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Views on… is a new series from The Banker gathering thoughts and commentary on impactful issues shaping the future of financial services. Liz Lumley talks to Solaris.
We are gathering Views on… embedded finance, which is widely regarded as having enormous potential for financial services and wider industry sectors.
In our third instalment, Andrea Ramoino, managing director for electric money business, UK and EEA at Solaris looks at the greater opportunities embedded finance presents.
Tune in next week when we meet Christoffer Malmer, head of SEB Embedded.
Q: What are the key differences between banking-as-a-service (BaaS) and embedded finance?
A: Embedded finance is the offering of financial services by non-financial firms. This often means placing a financial product into a customer-facing system or journey. For example, a company might offer lending or insurance as part of the checkout process.
BaaS is one of the products that can make embedded finance happen – along with other options like platform-as-a-service, cards-as-a-service or crypto-as-a-service.
Q: Which holds more potential for banks?
A: Embedded finance is a broader term and offers greater opportunity, given the range of services it can encompass. The future of financial services is not about transactions, but interactions. Banks that prosper in future will embrace the fact that they will often be offering their services by way of another brand.
Another question is: for which banks will embedded finance unlock the most value? Traditional banks on legacy systems may struggle to create modern BaaS products. However, neo-banks with innovative technology are more easily able to create slick user-friendly products which the modern consumer has come to expect.
Q: What type of financial services are consumers and businesses looking for?
A: Embedded finance can seamlessly sync financial services into everyday life, creating a smoother user experience for consumers while increasing brand loyalty for businesses.
For consumers, this could include a debit card from a favourite brand that offers loyalty rewards, a point-of-sale loan to spread the cost of a purchase, or an insurance product tailored to the contents of our shopping cart.
The type of financial services that businesses look for depends on the sector. However, own-branded cards are proving extremely popular among our partner base. Also in demand are services that enable companies to offer digital bank account identification and lending solutions, as well as digital asset services.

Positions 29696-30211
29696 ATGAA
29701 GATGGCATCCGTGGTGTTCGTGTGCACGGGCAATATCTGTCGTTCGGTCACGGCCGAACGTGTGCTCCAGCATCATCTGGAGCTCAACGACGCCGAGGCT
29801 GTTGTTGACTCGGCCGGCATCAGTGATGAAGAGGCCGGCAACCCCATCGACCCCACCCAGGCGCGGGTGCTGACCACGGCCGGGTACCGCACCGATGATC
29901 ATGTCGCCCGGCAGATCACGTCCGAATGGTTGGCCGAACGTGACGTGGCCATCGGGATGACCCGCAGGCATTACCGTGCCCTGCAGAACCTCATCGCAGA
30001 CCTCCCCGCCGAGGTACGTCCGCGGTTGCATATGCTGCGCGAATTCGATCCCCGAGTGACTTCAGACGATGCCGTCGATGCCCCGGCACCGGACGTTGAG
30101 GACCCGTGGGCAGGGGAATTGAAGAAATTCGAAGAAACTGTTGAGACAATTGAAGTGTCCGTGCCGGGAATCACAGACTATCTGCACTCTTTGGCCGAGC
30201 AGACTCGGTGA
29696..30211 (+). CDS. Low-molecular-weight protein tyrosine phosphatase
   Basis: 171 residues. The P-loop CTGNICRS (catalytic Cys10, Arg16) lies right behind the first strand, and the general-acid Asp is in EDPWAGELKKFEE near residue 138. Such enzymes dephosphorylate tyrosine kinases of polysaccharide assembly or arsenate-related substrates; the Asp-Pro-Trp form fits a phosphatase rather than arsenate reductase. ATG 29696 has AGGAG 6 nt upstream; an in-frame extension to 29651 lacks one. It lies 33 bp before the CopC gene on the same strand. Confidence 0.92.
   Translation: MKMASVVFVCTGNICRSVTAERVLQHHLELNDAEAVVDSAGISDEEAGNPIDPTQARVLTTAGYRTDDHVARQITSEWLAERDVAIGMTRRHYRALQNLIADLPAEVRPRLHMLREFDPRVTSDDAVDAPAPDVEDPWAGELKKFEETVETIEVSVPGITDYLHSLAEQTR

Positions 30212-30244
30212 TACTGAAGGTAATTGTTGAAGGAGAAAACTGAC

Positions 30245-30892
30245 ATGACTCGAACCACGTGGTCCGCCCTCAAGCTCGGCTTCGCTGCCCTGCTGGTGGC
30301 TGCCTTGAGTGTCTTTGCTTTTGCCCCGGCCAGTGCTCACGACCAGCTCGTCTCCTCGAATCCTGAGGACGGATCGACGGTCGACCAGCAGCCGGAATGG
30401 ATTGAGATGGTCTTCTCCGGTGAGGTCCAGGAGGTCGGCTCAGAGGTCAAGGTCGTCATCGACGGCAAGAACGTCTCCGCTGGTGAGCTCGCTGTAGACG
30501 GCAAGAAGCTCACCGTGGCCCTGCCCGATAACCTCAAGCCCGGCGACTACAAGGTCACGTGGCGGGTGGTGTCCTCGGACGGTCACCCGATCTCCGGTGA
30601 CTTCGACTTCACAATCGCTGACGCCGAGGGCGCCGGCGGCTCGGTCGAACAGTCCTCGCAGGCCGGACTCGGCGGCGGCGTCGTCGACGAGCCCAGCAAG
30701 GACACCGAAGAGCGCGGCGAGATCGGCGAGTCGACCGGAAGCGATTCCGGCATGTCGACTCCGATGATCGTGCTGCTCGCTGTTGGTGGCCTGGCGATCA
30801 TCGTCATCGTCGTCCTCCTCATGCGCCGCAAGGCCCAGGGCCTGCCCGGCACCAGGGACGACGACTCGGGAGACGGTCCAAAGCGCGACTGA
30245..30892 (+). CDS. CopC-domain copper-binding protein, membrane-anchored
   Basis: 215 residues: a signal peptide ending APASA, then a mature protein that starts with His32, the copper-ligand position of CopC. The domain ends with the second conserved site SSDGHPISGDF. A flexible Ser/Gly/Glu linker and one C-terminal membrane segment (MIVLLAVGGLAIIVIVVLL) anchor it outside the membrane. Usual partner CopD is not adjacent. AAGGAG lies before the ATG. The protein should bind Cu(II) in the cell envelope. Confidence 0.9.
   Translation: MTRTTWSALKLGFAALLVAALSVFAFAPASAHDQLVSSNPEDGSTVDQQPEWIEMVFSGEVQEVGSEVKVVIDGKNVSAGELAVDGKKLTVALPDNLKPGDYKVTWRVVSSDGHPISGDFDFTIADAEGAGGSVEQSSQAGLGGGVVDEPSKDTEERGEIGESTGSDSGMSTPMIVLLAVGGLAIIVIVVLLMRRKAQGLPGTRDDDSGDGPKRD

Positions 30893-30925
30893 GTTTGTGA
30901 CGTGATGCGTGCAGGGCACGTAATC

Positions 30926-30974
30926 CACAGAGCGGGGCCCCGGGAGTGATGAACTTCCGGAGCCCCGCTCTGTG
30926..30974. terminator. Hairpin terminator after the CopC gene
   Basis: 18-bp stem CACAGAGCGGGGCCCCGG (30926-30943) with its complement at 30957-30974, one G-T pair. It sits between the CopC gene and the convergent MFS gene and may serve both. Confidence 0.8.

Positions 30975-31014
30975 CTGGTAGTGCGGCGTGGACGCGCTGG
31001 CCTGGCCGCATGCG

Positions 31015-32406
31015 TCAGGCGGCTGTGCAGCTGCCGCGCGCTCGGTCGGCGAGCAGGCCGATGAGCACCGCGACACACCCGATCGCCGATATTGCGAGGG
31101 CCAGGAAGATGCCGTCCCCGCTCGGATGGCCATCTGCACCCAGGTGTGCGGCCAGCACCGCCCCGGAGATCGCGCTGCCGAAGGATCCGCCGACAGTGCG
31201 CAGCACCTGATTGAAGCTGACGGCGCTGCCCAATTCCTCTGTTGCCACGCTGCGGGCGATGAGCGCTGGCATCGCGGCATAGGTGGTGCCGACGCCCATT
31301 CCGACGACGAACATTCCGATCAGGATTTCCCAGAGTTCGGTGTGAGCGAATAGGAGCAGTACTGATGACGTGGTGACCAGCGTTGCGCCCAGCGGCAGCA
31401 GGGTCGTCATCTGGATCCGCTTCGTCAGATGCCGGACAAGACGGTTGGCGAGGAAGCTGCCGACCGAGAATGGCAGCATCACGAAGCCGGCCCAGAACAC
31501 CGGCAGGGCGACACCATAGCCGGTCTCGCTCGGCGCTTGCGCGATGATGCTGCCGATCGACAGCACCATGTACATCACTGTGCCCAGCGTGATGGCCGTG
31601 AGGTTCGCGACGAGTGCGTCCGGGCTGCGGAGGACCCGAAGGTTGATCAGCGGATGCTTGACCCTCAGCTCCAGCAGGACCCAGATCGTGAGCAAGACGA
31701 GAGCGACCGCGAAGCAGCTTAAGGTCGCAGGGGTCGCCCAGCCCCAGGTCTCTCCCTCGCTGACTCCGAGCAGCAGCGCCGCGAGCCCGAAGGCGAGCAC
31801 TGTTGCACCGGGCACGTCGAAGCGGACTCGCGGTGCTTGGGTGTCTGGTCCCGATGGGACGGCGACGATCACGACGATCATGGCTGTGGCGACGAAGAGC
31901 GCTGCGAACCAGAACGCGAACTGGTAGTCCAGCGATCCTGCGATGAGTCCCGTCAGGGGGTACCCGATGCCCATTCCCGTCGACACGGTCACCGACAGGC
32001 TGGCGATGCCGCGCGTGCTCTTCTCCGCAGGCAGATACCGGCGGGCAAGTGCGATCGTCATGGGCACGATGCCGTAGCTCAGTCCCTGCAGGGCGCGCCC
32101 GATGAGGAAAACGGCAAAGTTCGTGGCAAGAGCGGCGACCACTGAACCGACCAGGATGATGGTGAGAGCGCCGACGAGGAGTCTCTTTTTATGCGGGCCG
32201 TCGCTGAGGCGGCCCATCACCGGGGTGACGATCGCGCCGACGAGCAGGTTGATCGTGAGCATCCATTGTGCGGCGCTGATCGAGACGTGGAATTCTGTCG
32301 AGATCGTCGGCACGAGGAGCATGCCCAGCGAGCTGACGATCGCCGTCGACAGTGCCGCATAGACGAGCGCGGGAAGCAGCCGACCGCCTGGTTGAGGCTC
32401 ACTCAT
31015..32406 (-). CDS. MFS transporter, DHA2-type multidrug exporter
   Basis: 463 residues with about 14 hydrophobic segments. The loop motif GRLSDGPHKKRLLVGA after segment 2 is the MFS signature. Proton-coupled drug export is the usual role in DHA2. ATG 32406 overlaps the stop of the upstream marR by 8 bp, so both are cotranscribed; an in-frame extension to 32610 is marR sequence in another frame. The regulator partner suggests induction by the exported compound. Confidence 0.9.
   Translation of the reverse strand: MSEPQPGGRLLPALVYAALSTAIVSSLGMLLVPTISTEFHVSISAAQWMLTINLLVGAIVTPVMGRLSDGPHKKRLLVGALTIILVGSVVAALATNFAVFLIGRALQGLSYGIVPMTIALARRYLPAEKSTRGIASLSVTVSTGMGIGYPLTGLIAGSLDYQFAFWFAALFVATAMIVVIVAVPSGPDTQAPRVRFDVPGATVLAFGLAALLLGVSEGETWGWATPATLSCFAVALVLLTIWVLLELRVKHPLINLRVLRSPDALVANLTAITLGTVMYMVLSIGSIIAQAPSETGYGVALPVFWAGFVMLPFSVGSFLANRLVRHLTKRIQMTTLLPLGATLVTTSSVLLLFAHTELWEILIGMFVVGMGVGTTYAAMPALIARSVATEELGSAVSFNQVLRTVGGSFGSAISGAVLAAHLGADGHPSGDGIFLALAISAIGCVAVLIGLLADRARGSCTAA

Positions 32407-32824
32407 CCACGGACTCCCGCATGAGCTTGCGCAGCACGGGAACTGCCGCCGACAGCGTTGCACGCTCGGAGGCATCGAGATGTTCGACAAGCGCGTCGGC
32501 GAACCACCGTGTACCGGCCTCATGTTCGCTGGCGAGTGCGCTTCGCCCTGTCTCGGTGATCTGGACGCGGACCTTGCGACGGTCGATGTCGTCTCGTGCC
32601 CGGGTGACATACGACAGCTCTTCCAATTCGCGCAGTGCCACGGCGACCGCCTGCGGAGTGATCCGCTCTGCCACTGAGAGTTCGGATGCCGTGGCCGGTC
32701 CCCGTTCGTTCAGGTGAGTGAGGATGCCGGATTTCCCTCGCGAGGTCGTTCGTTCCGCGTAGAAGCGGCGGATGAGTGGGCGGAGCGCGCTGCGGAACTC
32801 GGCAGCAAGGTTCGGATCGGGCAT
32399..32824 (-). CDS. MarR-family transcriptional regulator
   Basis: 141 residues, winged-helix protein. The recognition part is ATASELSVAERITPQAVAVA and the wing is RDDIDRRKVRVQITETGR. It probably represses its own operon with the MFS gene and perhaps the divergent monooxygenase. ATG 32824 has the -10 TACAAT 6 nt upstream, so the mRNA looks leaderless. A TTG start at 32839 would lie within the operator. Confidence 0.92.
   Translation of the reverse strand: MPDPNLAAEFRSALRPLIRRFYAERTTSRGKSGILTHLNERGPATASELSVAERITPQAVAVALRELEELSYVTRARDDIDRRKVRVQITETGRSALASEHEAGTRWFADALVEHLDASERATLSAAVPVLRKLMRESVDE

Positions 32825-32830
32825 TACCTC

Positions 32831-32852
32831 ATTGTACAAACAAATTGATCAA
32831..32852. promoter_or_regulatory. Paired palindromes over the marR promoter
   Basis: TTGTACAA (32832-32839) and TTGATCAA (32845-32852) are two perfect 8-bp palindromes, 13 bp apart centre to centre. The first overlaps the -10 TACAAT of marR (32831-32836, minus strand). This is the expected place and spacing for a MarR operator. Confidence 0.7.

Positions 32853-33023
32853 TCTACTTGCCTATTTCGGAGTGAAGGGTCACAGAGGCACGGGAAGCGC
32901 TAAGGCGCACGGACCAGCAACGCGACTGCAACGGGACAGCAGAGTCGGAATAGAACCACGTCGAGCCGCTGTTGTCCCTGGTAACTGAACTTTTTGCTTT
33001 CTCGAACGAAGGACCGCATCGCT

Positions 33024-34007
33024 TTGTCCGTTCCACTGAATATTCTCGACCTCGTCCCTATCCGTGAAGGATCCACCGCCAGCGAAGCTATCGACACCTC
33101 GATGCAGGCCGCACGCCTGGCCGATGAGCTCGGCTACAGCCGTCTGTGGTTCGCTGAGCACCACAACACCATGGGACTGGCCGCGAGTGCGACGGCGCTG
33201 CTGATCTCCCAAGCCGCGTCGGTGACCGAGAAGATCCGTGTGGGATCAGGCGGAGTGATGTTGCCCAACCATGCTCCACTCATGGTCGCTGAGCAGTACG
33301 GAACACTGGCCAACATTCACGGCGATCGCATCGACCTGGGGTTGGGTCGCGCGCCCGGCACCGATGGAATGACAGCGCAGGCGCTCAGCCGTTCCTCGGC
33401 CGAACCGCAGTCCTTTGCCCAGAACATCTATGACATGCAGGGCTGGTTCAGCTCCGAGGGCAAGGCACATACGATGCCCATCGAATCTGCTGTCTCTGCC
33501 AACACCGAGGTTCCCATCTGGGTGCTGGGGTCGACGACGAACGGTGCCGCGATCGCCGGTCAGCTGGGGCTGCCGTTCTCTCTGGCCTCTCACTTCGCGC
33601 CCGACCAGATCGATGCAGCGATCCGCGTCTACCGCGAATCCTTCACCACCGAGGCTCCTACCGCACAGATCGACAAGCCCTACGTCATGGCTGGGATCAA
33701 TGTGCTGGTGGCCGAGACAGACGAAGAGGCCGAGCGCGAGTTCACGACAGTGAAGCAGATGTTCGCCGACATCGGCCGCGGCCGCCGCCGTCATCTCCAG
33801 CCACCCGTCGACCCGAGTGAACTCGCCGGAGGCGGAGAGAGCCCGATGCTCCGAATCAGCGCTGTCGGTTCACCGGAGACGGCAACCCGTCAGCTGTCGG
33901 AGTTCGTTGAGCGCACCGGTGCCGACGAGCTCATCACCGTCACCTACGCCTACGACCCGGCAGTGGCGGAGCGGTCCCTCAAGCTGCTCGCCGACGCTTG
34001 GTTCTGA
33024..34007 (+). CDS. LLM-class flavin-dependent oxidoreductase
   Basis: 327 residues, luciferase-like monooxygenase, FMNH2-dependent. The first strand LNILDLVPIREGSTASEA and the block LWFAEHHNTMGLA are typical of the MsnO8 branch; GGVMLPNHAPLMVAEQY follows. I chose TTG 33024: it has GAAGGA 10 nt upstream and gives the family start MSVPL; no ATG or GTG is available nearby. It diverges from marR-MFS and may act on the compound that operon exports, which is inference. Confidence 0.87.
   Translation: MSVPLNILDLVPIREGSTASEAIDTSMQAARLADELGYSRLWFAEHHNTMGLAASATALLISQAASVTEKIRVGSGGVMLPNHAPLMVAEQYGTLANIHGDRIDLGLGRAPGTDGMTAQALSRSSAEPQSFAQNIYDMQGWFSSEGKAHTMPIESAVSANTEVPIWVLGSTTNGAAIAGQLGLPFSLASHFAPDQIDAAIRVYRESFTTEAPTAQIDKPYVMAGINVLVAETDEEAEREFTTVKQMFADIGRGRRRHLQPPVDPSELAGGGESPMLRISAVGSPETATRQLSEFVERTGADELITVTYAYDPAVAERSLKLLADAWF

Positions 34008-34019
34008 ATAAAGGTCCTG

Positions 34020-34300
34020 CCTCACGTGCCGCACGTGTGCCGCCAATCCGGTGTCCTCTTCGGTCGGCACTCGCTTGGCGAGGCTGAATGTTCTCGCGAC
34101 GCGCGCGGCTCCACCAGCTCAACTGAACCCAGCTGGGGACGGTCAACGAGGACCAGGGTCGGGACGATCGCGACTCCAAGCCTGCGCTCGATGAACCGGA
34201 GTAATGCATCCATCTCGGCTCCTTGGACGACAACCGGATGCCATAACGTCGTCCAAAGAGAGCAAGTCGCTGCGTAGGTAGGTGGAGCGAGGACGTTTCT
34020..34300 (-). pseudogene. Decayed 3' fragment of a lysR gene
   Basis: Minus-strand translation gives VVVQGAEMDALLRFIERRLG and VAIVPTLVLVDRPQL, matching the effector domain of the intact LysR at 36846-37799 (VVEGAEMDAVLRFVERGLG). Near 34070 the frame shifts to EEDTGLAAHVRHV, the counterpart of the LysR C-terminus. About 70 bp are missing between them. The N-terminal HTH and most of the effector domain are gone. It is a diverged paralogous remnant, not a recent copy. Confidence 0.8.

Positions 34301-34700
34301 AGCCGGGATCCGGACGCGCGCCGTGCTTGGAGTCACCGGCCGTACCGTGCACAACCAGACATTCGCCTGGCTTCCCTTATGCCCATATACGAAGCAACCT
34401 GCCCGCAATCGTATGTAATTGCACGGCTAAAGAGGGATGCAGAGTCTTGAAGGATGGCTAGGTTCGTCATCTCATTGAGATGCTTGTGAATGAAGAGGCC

Currently, we work with more than 90 partners, including large global enterprises and innovative fintechs, to embed financial services into their offering. Each of them has their own aims and vision for their strategy, which is why this is such an exciting space.
Q: Will demand for embedded finance grow backward as the global economy recovers?
A: No. The pandemic simply accelerated the trend towards digitalisation that was already well underway, and we expect to see embedded finance become an ever-more popular concept as cash spending declines and we spend more online.
Q: What have been the barriers to embedded finance so far?
A: The development of an array of high-quality, compliant products takes time and specialist expertise, meaning there is not a wealth of options available in the market, which is one barrier to rapid, wide-scale adoption. Organisations are wanting to be able to easily integrate multiple embedded finance offerings from one partner rather than have a different supplier for accounts, payments and cards, for example. As organisations begin to be able to offer multiple solutions, the rate of adoption will also rise.
In some cases, education is also a barrier, with some still learning about the potential benefits embedded finance can bring their organisation.
Q: What is the growth potential of this market?
A: We envision a future where banking is contextual, and financial services are offered directly by big brands and innovative fintechs.
Research from McKinsey shows that the addressable market for embedded finance providers will grow at around 25% year on year, with European revenue in this sector reaching €35bn by 2027.
To answer this from a Solaris perspective, we presently have 7.2 million end-customer accounts, have issued 4.6 million cards, and process over 11.5 million monthly card transactions. Combined net revenues in 2022 amounted to around €130m, which we project will more than double by 2024.
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